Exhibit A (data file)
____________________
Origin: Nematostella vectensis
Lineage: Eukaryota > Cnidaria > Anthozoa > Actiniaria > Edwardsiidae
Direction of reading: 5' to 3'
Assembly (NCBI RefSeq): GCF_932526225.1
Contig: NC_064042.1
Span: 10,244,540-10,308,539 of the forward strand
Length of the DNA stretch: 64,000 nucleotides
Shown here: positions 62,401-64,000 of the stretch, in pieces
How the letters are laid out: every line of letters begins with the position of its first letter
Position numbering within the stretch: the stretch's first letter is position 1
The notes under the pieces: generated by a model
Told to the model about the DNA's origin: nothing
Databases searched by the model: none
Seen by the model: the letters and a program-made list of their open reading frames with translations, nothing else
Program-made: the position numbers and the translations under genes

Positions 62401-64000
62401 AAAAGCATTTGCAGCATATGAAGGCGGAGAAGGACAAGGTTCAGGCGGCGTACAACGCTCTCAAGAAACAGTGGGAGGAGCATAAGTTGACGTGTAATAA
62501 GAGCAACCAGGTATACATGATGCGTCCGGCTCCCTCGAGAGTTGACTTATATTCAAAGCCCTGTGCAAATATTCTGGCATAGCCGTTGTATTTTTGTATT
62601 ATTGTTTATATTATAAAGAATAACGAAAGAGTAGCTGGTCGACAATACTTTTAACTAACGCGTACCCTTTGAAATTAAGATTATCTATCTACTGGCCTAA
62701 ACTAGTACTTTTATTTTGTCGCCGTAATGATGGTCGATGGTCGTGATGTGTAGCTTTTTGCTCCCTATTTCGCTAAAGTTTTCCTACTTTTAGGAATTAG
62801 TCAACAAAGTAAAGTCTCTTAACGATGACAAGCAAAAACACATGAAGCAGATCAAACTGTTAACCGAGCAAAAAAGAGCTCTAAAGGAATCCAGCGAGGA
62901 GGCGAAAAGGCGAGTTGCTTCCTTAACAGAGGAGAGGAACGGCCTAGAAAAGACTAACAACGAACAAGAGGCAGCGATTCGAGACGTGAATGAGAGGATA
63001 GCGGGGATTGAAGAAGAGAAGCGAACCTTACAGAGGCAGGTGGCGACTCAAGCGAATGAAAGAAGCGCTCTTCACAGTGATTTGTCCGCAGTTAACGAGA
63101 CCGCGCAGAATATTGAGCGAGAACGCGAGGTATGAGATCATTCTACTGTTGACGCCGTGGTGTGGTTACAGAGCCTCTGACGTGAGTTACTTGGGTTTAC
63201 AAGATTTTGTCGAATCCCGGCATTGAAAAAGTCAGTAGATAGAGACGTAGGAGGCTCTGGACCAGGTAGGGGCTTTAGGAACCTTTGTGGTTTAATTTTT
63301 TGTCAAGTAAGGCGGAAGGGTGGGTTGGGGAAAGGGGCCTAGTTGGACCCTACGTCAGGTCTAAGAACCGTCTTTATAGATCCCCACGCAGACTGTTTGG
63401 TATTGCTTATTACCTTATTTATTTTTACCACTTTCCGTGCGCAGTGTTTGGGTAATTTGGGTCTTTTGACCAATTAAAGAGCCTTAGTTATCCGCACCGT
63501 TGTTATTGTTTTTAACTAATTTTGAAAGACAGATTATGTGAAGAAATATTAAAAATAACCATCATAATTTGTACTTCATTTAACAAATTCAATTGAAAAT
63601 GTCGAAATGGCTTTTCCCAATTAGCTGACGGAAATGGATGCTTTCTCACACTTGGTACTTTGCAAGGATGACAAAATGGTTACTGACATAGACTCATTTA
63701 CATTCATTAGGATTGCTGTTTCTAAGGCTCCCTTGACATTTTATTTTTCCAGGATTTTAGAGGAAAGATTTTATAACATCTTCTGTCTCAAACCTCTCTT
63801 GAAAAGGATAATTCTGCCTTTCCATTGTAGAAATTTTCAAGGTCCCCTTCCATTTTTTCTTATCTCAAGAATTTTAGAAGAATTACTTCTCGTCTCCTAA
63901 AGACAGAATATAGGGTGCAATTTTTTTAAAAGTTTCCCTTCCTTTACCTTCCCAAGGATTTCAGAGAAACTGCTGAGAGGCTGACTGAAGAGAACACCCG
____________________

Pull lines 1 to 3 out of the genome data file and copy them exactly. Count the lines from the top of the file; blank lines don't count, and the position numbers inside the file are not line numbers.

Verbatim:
Origin: Nematostella vectensis
Lineage: Eukaryota > Cnidaria > Anthozoa > Actiniaria > Edwardsiidae
Direction of reading: 5' to 3'